Alongside clinically standardized default orientations it is, though, possible also to establish on the model what are termed "optimal" default orientations--or, as the case may be, viewing directions--which, depending on the specific clinical issue, can also differ for the same objects, for instance. For example, different viewing directions are optimal for a diagnosis made on a hip joint depending on whether a worn or a broken hip joint is to be diagnosed on a part of a hip joint. Those are two different clinical issues and so require different viewing directions and hence different default orientations. Depending on the doctor's selection, by choosing corresponding (identical) models having different default orientations it will then be possible to automatically switch between different viewing directions for the same object in a patient's body.
 Other features which are considered as characteristic for the invention are set forth in the appended claims.
 Although the invention is illustrated and described herein as embodied in a method for determining a layer orientation for a 2D layer image, it is nevertheless not intended to be limited to the details shown, since various modifications and structural changes may be made therein without departing from the spirit of the invention and within the scope and range of equivalents of the claims.
 The construction and method of operation of the invention, however, together with additional objects and advantages thereof will be best understood from the following description of specific embodiments when read in connection with the accompanying drawings.
BRIEF DESCRIPTION OF THE SEVERAL VIEWS OF THE DRAWING
 FIG. 1 is a schematic sketch of a patient's 3D image data in which an anatomical object is imaged;
 FIG. 2 is a schematic sketch of a model that corresponds to the anatomical object and has established default orientations; and
 FIG. 3 is a schematic sketch of the 3D image data having determined layer orientations.
DETAILED DESCRIPTION OF THE INVENTION
 Referring now to the figures of the drawing in detail and first, particularly, to FIG. 1 thereof, there is shown 3D image data 2 that has been recorded from a patient 4, in this case from their knee joint. An object 6, namely the knee joint, of the patient 4 is thus imaged in the 3D image data 2. The aim is to determine the relative position of a layer orientation 9 or, as the case may be, projection direction 8 (only indicated in FIG. 1 by an arrow) for 3D image data 2. The determined position will then serve to generate a 2D layer image 10 from 3D image data 2. According to the invention, there is provided a model pool 12: It contains in each case one model for each type of object 13a, 13b, 13c generally found in patients' bodies. Type 13a is therein a femur, type 13b a dorsal vertebra, and type 13c a knee joint.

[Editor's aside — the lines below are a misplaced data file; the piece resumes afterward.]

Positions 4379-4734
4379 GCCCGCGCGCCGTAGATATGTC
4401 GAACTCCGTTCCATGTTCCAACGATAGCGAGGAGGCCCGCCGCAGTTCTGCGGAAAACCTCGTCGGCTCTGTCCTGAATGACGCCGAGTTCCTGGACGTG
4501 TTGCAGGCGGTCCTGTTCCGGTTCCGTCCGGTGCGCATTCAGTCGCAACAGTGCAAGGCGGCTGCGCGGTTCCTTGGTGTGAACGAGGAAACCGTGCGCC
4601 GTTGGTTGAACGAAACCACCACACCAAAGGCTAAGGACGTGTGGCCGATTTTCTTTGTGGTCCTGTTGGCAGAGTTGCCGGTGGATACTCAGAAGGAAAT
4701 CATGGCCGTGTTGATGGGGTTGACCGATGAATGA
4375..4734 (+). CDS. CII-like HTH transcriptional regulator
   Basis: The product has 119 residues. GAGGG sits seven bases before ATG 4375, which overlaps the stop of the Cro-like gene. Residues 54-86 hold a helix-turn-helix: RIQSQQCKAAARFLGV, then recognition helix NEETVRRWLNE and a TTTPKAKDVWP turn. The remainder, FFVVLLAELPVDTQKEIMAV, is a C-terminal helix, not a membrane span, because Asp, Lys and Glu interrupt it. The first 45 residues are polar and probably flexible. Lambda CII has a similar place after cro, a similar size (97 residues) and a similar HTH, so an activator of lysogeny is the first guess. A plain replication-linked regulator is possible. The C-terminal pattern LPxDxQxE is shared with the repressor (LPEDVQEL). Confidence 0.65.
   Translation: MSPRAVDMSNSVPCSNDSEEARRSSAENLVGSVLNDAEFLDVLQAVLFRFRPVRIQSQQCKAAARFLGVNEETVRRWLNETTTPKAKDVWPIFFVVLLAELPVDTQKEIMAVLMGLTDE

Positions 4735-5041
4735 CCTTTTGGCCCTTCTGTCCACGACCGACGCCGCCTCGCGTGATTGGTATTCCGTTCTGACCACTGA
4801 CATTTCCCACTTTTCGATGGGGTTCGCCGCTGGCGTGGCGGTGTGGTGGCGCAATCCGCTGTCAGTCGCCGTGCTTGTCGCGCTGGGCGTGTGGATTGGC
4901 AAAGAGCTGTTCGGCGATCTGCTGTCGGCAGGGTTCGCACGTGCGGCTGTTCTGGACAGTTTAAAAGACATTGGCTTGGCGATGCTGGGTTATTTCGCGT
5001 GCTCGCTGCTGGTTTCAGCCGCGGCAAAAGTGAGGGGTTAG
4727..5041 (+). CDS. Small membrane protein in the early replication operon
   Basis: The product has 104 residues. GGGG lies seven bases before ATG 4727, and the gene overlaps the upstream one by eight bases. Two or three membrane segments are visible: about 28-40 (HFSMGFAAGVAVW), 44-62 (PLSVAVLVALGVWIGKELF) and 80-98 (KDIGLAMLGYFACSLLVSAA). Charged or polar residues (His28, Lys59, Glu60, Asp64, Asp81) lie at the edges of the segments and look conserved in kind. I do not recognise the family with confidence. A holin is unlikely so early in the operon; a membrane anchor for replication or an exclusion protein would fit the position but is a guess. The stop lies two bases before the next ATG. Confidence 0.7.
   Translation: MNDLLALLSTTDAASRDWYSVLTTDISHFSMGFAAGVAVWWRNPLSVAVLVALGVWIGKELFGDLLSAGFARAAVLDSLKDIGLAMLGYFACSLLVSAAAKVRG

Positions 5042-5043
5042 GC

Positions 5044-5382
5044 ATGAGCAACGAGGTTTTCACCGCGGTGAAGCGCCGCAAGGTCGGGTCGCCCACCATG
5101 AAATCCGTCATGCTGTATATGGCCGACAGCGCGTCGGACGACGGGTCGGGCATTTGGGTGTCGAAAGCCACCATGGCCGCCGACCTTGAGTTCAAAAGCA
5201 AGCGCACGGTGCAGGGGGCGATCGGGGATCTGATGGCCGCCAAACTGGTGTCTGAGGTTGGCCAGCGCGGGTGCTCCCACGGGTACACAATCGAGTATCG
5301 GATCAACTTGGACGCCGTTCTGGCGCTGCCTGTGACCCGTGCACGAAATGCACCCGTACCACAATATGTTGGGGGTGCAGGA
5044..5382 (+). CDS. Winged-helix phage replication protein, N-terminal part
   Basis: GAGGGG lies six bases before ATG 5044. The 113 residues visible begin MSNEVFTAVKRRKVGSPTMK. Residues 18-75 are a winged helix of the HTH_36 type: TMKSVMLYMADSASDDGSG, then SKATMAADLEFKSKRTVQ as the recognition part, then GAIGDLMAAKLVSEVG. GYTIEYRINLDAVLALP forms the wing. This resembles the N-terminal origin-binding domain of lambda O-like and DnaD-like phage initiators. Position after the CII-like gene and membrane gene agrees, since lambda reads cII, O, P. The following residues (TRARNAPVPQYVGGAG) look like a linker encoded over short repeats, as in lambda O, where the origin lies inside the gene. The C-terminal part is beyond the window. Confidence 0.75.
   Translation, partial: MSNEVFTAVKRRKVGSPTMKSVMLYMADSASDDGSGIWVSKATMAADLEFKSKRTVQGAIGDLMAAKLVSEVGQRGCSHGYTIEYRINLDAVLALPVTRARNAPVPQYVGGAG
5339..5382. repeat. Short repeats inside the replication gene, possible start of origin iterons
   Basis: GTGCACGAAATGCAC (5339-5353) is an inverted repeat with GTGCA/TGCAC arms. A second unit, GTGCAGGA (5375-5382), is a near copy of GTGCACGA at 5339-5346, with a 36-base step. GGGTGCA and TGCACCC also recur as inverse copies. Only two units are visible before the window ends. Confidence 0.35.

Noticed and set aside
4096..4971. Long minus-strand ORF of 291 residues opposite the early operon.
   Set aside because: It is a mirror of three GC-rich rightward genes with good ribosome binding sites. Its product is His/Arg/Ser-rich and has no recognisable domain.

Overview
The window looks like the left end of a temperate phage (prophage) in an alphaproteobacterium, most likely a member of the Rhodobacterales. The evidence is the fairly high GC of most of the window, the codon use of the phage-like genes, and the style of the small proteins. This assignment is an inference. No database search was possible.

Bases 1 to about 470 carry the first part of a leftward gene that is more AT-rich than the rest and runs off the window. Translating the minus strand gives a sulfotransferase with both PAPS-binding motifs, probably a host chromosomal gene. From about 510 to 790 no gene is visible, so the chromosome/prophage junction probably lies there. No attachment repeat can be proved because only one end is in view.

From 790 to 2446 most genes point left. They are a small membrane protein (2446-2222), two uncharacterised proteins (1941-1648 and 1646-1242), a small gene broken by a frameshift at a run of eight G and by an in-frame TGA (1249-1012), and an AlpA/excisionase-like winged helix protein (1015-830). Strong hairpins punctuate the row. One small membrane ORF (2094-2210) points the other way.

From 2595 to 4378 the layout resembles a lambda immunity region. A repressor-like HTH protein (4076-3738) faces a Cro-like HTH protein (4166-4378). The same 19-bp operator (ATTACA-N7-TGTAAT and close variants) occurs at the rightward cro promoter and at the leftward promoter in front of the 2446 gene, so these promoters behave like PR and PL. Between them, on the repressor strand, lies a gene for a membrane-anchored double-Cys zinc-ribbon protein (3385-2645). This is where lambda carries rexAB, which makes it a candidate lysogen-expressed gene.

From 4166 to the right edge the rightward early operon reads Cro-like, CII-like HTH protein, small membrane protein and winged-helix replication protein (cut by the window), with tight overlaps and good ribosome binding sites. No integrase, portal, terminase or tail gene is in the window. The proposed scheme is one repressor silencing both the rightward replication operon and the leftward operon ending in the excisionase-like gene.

According to FIG. 2, a model 14 of object 6 similar to object 6, so a type 13c knee-joint object, is selected from a model pool 12. An imaging direction 16 or, as the case may be, a default orientation 17 perpendicular thereto (in the form of an imaging plane 18, indicated in FIG. 2 by hatching) has already been pre-established on model 14 or, as the case may be, for each type 13a-c by way of a complex procedure. Default orientation 17 (or, as the case may be, imaging direction 16) corresponds here to one of the planes or, as the case may be, layers conforming to the MPR clinical standard that are shown in FIG. 2 for representing knee joints. Default orientation 17 occupies a fixed relative position R with respect to model 14, indicated in FIG. 2 by an arrow.
 Arrow 20 indicates that model 14 is now oriented on 3D image data 2 or, as the case may be, object 6. That is done in such a way that model 14 will fit as coincidently as possible onto object 6. Fitting is done by, for example, iteratively turning, moving, and scaling model 14 relative to object 6 in a process performed automatically by an image-processing system.
 FIG. 3 shows the result on completion of optimal matching, meaning with as close as possible a fit. During the matching process, imaging direction 16 or, as the case may be, default orientation 17 remains in an unchanged relative position R with respect to model 14. So in other words, default orientation 17 or, as the case may be, the position of imaging plane 18 is scaled, moved, or rotated together with model 14 relative 3D image data 2 or, as the case may be, object 6.
 Default orientation 17 is finally selected as layer orientation 9 for 3D image data 2 so that the final result, indicated by imaging plane 18, is a 2D projection image 10, in this case a sectional or, as the case may be, layer representation through the knee joint of patient 4.
 In other words, the position of layer orientation 9 relative to 3D image data 2 is therefore not the result of its being determined directly with reference to object 6 but indirectly by way of matching model 14 to object 6 and using default orientation 17 established in advance on model 14.
 The following is a list of reference numberals and symbols used in the above description.
 2 3D image data
 4 Patient
 6 Object
 8 Projection direction
 9 Layer orientation
 10 2D layer image
 12 Model pool
 13a Type
 13b Type
 13c Type
 14 Model
 16 Imaging direction
 17 Default orientation
 18 Imaging plane
 20 Arrow
 R Relative position
Patent applications by SIEMENS AKTIENGESELLSCHAFT
Patent applications in class Biomedical applications
Patent applications in all subclasses Biomedical applications